Revolution

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A revolution is a process by which one social class violently overthrows another and takes their place as the oppressing class by controlling the state.

Nature of revolution

Contradictions

Revolutions are born of class contradictions inherent to given material conditions as they reach a culminating point. Ultimately, there is only one way to resolve the contradiction: through upsetting the social order and establishing the oppressed class as the oppressing class.

The Haitian slave revolt that succeeded in 1804 is an example of such a revolution. The slave class, who was oppressed by French colonists, rose up to seize power from them in a bloody revolution that resulted from decades of inhumane treatment.

Violence

A revolution is a violent process. First, because the exploiting class (who is dominating the state and keeping other classes docile) is being removed from power -- this causes a major shift in the relations of production (unlike, for example, a liberal election where power only goes from one bourgeois to the other). When the feudal order was abolished after the French bourgeois revolution of 1789, lords lost all the privileges that the law gave them and saw themselves forced to operate within a capitalist system if they wanted to keep some power and wealth.

Secondly, there is almost always physical violence accompanying the revolution. It is either perpetrated by the dominant class, the exploited class, or both. As one side makes sizeable wins, the other will respond in kind and commit more forces so as to shift the balance in their favour. This process then repeats for the other side. This is typically how contradictions evolve in dialectics and was perhaps best exemplified in Mao's On Protracted War[1].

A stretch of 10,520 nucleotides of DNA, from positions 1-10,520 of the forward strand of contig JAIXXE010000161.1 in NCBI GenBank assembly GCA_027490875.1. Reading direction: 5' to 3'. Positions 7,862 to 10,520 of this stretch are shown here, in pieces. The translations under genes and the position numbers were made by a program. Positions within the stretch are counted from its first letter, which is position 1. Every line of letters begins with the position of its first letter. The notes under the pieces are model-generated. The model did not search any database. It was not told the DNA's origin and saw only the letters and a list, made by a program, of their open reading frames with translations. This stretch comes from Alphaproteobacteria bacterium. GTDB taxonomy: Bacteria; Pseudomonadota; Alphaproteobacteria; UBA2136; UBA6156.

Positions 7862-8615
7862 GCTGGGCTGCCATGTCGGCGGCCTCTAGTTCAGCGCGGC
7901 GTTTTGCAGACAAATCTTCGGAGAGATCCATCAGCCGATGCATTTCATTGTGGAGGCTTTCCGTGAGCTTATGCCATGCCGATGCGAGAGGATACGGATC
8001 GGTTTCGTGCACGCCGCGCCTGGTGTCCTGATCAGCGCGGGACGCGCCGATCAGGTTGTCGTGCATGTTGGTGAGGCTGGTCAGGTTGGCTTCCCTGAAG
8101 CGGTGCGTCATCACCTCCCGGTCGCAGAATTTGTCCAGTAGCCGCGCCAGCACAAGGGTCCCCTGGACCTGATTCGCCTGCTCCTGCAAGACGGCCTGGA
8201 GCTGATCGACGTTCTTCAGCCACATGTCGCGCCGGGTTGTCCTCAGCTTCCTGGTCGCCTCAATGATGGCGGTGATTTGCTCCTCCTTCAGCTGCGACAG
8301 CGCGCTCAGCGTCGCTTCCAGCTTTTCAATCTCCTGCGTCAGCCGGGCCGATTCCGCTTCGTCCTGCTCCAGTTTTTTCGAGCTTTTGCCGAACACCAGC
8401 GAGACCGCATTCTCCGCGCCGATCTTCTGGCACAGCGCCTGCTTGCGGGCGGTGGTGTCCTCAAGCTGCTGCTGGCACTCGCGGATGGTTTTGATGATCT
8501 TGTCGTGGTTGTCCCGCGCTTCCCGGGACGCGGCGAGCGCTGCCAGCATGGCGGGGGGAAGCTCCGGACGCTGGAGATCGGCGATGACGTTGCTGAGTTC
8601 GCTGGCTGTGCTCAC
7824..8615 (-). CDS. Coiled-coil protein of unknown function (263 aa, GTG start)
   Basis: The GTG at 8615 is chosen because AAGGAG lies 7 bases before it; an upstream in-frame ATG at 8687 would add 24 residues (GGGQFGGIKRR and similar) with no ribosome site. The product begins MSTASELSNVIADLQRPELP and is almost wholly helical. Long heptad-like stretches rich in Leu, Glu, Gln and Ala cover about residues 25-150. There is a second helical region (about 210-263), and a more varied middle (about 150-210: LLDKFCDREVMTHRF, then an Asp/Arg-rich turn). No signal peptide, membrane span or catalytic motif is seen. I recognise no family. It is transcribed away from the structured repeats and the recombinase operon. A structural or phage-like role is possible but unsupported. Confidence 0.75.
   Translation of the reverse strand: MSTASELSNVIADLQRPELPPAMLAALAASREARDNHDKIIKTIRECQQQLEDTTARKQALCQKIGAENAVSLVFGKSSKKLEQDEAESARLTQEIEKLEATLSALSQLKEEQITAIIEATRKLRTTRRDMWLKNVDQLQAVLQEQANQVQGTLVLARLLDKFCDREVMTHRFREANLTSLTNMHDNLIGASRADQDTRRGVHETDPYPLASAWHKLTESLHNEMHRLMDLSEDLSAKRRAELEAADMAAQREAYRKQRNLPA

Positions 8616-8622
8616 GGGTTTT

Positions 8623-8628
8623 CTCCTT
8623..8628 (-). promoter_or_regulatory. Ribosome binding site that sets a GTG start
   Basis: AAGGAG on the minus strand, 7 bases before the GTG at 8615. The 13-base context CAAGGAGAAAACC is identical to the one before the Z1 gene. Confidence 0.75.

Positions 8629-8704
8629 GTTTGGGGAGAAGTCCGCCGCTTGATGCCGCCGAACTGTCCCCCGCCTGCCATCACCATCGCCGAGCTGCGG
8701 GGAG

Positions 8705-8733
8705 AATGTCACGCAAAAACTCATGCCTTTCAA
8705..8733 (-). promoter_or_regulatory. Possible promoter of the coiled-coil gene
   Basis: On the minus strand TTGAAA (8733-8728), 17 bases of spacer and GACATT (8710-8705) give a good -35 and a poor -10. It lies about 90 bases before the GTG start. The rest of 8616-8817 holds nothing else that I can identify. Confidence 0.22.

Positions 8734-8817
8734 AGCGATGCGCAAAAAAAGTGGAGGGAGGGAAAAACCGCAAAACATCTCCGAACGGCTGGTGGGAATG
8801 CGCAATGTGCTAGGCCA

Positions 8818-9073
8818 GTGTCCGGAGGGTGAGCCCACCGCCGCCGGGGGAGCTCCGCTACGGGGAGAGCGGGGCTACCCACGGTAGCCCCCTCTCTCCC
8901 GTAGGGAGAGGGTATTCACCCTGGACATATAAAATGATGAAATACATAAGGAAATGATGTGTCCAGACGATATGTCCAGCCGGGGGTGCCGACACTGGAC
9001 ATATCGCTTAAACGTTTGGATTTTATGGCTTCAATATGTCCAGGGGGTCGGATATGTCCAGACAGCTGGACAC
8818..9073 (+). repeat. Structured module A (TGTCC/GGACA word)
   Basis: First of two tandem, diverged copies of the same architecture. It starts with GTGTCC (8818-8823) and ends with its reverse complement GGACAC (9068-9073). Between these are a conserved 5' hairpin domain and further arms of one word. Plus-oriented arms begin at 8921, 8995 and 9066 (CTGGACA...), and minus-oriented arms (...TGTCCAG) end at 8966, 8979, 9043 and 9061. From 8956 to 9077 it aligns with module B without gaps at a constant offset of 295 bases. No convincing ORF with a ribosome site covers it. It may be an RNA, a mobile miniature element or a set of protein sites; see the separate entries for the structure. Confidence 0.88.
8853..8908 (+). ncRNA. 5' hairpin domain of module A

Finally, as the state is a tool of oppression of one class over another, the losing side will be subjected to violence from the state. In a communist revolution for example, the proletariat seizes state power and makes laws against the bourgeoisie: they see their private property seized and are forced to become proletariat. If they act against the proletarian state, for example trying to rally support for a bourgeois revolution, they will be tried and possibly imprisoned or executed.

Liberals wrongly believe that some revolutions are not violent, because they seem to lack the second component (physical violence). This is a wrong assessment; protesters in Hong Kong for example were very violent towards the police as well as civilians. However, since it was an imperialist revolution, it was not presented as such in western media. Likewise, while Gandhi is often presented as a revolutionary leader who used pacifism to establish a sovereign state in India (therefore removing the British colonial regime), many violent groups participated, such as socialists rallying under Bhagat Singh. Of course, it is in the interest of a bourgeois state to pretend that

Progress and reaction

A revolution is not necessarily progressive. Fascist revolutions, which are more often military coups, are reactionary: they wish to keep the current order intact and reinforce it.

Bourgeois revolutions were progressive in their time. Overthrowing the feudal order allowed for labour to become more productive, which ultimately allowed socialists to envision scientific socialism as a reality in the future. As time went on, the bourgeoisie turned into a reactionary force intent on keeping their power at all costs, and they must now be replaced by a progressive class: the proletariat.

A progressive revolution is one that advances the class struggle. A reactionary revolution is one that stifles the class struggle.

See also

Colour revolutions

Colour revolutions are revolutions which are funded by imperialists who use popular resentment and grievances towards the state as a way to undermine socialist countries.

References